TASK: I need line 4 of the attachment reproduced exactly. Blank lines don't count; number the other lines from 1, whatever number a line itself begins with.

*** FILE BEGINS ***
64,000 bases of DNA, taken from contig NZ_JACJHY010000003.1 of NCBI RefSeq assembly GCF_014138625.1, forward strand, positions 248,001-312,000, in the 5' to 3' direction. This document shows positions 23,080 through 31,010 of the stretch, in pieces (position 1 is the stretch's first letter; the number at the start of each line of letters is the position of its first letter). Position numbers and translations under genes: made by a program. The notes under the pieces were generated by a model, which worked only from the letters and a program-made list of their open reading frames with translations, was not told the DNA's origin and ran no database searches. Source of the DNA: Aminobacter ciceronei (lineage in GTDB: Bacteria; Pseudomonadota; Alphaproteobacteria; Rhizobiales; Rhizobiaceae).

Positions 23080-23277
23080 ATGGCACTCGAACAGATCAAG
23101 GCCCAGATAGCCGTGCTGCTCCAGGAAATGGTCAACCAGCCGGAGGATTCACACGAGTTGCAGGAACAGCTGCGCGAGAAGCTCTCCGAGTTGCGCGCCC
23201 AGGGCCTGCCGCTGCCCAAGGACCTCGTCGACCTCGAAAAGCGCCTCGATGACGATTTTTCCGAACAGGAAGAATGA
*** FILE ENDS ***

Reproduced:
23101 GCCCAGATAGCCGTGCTGCTCCAGGAAATGGTCAACCAGCCGGAGGATTCACACGAGTTGCAGGAACAGCTGCGCGAGAAGCTCTCCGAGTTGCGCGCCC